The Thinking that Drives Low Value Care

In this blog Jason Soon, Senior Policy Officer (Health Economics), Policy & Advocacy, The Royal Australasian College of Physicians discusses the recent MJA article on "Countering cognitive biases in minimising low value care"

Low value healthcare is healthcare that offers little or no benefit, may cause patient harm, is not aligned with patient preferences or is only partially beneficial at a disproportionately high cost. Such low value care (LVC) has spawned numerous evidence-based and clinician led initiatives in Australia and around the world which attempt to raise the awareness of clinicians of when such care occurs so they can take steps to reduce its incidence. Our recent article in the MJA argues that while making clinicians aware of instances of commonly occurring LVC and the evidence base for why particular practices constitute LVC are laudable objectives, they are necessary but not sufficient for reducing the incidence of LVC. The appeal to clinicians as fully rational decision makers obviously has its place and is the basis for traditional knowledge translation tools such as clinical decision support, audits and feedback, guidelines and quality incentives. However these approaches by themselves will ultimately bump up against limits with some evidence suggesting that they optimise decisions in only up to 20% of instances.


This is because the tendency to deliver LVC is not just a conscious intellectual error on the part of clinicians but is partly driven by intuitive decision making processes of which they are only partially aware. These decision making processes, while useful in a variety of contexts, are obviously not perfect and can be manifested through a number of cognitive biases which we  identify in our article such as:

  • Commission bias: doctors try to avoid experiencing a sense of regret at not administering an intervention that could have benefited at least a few recipients, leading them to over-administer treatments.


  • Attribution bias: relying on anecdotal and selective observations of positive outcomes to a treatment leading to undue confidence in its effectiveness.


  • Impact bias: patients and clinicians may tend to overestimate the benefits and underestimate the harms of treatments. This may tend be exacerbated by framing effects (e.g. presenting benefits in relative measure terms rather than using absolute measures tends to put treatments in a more favourable light).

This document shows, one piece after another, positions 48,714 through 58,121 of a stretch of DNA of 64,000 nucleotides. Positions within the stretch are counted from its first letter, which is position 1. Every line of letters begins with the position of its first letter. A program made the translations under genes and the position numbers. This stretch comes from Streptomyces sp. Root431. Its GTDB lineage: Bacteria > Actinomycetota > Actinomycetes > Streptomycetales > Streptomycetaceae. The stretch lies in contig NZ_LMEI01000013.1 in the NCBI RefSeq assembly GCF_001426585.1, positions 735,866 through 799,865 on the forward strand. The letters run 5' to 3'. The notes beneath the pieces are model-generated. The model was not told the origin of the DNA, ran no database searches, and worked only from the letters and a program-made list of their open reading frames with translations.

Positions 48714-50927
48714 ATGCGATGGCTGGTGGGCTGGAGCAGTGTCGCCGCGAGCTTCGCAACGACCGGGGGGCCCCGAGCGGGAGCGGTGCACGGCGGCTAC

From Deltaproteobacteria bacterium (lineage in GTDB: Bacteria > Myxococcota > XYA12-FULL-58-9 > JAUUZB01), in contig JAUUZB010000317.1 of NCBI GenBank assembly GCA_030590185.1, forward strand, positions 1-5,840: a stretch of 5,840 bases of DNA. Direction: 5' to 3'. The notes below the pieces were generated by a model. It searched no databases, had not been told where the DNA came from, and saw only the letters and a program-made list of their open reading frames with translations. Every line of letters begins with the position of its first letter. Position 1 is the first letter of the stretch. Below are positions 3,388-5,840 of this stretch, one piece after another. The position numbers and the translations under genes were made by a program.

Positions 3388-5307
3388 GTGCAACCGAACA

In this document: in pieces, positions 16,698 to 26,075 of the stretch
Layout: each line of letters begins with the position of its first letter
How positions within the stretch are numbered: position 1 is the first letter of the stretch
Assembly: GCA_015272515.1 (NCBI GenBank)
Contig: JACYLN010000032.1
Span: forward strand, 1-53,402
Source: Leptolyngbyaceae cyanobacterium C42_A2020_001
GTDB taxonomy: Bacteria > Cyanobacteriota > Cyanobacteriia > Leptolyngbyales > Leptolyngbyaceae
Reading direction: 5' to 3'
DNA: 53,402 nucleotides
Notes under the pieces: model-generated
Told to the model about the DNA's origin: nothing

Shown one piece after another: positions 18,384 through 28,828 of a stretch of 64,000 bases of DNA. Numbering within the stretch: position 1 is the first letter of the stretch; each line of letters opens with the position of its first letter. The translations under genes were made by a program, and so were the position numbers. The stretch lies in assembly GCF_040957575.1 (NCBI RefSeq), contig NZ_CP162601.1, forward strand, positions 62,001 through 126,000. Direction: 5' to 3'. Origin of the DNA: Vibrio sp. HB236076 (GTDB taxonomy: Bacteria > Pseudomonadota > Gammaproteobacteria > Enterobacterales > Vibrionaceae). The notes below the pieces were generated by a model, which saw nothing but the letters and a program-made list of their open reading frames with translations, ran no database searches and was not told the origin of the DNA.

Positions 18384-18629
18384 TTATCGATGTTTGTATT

• Availability bias: emotionally strong case studies with either good or bad outcomes that come easily to mind can unduly inflate estimates of the likelihood of the same scenario being repeated.


  • Extrapolation bias: because a treatment works in one type of patient, doctors think it will work in another.


  • Ambiguity bias: even when the evidence that defines a treatment as being of low value is well known and accepted, treatments are still performed to reassure the patient or their peers.


  • Endowment effects and default bias: When patients and clinicians place a greater value than they may otherwise on a longstanding form of care that is about to be withdrawn.


Our article goes on to suggest a number of ways of mitigating the influence of these cognitive biases such as:

  • Cognitive huddles and autopsies: getting together in a collegiate environment to discuss case studies of LVC including identifying where errors in decision making may have crept in to lead to the example of LVC.


  • Narratives of patient harm: Providing sobering case narratives of significant patient harm resulting from ill-advised actions. In particular, this approach can serve to counter commission bias.


  • Defining acceptable levels of risk of adverse outcomes if an intervention is withheld: this can help reorient thinking back towards ensuring there is a substantive rationale for action.


  • Providing alternatives to the LVC that would otherwise be provided as a means of channeling clinician’s need to ‘do something’. These alternatives may be relatively low intensity but ultimately less harmful e.g. ‘watchful waiting’.


  • Nudge strategies and default options: these are attempts to exploit the very same cognitive biases discussed previously in order to channel them more constructively e.g. setting defaults and reminders in electronic health records so that clinicians end up defaulting towards higher value alternatives to LVC.


  • Shared decision making: By empowering patients for instance through decision aids and other means of familiarising them with the various options available to manage their condition, shared decision making between patients and their clinicians can be facilitated. As informed patients are unlikely to agree to consent to LVC, this provides an additional pressure on clinicians to reduce its incidence. For instance there is evidence that the use of decision aids, which present individualised estimates of absolute benefit and harm, reduces the need for elective procedures by 21%.


In conclusion, we believe that cognitive biases create predispositions to LVC that need to be addressed and which may otherwise limit the impact of more traditional knowledge translation tools such as clinical guidelines. At the same time our article acknowledges that the debiasing strategies that we suggest, although they have strong face validity, are still relatively new so more research is needed in this area, including through randomised clinical trials, to figure out which debiasing strategy designs work best in reducing LVC.

The thinking that drives low value care